If you have time, explore Rotterdam and its modern architecture and rich culture before heading up the A4 to The Hague. If you'd like to make a detour, visit the famous Scheveningen Beach for a relaxing break and drive up past Leiden to Amsterdam.

Boats on the River Stour at Dedham, Essex, England, in Constable Country.
You can easily spend several hours enjoying the views at Dedham Vale, an Area of Outstanding Natural Beauty in the UK.

Best places to stop between London and Amsterdam

Both route options include many enthralling attractions, from medieval town centres and buildings to world-renowned museums, beaches, and natural areas, so you might want to take some time to explore these and have a stopover or two to extend your trip.

We have selected some favourite places to stay overnight, with recommendations for what to do and where to visit during your stay.

Explore the medieval Bruges

Situated about halfway along the Tunnel Route, Bruges is an inspiringly picturesque and historic Belgian city. Bruges is most known for its medieval city centre which is full of small canals, narrow streets, and beautiful cathedrals, churches and museums.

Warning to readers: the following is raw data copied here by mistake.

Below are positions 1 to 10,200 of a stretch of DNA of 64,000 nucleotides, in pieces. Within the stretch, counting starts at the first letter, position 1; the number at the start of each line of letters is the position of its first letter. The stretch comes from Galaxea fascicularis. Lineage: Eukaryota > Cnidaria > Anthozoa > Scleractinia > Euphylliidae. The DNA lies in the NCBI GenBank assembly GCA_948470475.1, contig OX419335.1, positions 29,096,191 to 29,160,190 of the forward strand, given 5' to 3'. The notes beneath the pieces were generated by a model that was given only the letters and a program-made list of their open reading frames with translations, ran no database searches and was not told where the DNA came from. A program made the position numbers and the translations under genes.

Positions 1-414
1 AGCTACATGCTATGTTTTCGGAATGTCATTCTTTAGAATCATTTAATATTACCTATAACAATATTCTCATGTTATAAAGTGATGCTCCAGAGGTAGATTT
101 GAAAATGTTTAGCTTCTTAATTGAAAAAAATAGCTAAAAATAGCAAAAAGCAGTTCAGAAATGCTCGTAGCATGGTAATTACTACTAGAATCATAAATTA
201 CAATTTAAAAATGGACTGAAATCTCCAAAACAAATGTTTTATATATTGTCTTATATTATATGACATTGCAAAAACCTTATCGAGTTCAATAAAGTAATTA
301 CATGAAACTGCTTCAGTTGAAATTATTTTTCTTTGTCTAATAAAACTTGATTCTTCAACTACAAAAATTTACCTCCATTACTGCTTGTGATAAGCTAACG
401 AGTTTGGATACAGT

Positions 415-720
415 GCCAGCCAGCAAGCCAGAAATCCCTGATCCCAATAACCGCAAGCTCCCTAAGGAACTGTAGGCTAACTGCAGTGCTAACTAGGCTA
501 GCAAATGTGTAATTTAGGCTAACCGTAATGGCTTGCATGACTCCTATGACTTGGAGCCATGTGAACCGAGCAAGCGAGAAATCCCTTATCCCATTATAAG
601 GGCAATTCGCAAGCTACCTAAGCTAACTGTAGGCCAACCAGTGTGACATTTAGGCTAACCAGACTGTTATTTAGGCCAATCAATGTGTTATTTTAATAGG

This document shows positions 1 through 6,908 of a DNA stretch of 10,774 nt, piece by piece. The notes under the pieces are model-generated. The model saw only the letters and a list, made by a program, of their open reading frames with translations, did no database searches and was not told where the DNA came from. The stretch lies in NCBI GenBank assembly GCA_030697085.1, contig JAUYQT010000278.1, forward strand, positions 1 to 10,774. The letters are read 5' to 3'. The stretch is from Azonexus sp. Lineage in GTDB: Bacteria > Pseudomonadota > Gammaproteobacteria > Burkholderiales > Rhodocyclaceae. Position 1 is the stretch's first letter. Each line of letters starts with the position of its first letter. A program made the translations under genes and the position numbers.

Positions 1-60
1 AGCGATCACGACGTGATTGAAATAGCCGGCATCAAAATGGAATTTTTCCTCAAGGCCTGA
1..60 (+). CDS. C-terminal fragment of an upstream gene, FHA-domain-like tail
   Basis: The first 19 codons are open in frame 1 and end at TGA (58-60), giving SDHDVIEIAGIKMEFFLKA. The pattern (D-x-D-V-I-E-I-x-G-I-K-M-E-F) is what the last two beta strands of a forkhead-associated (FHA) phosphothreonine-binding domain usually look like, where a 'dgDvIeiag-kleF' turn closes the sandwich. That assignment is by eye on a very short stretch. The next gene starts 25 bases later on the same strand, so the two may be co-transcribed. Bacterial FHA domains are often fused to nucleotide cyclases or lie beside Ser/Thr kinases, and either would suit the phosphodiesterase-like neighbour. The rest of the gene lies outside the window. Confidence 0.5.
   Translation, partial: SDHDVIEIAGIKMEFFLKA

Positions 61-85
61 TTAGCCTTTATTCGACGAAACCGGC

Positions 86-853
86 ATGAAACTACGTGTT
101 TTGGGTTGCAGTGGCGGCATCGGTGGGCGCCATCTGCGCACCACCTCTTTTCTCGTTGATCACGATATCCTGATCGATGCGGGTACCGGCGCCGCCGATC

Bruges, Belgium with vintage stone houses and bridge over canal ancient medieval street picturesque landscape in summery sunny day with blue sky white clouds.
A stunning view of the medieval buildings of Bruges.

There are lots of famous landmarks worth visiting, including the beautiful Church of Our Lady, with the second-highest brick spire in the world, and the Belfry of Bruges, a 13th-century bell tower and the most prominent landmark in Bruges, from where you have amazing views over the city.

You may also enjoy taking a walk along the Rozenhoedkaai and other beautiful canals found in the historic town centre or visiting the Lace Center or Lace Jewel to get an appreciation for the craft of lace making the city is famous for.

For a comfortable stay in this captivating city, we can recommend Boutiquehotel 't Fraeyhuis, located just a stone's throw away from the scenic Minnewater Lake. The beautiful hotel is also close to the old town centre and right by the romantic canals.

You will love the tastefully decorated rooms of this postcard-perfect boutique hotel. If you want to admire the beautiful surroundings of this fairytale setting, the property boasts a fantastic restaurant with a terrace that features stunning views.

The hotel is close to the highway taking you further on your journey the next day. It is within a short walk of all the main landmarks and attractions of the city, such as Bruges Concert Hall and the Basilica of the Holy Blood, and you'll also find lovely restaurants nearby.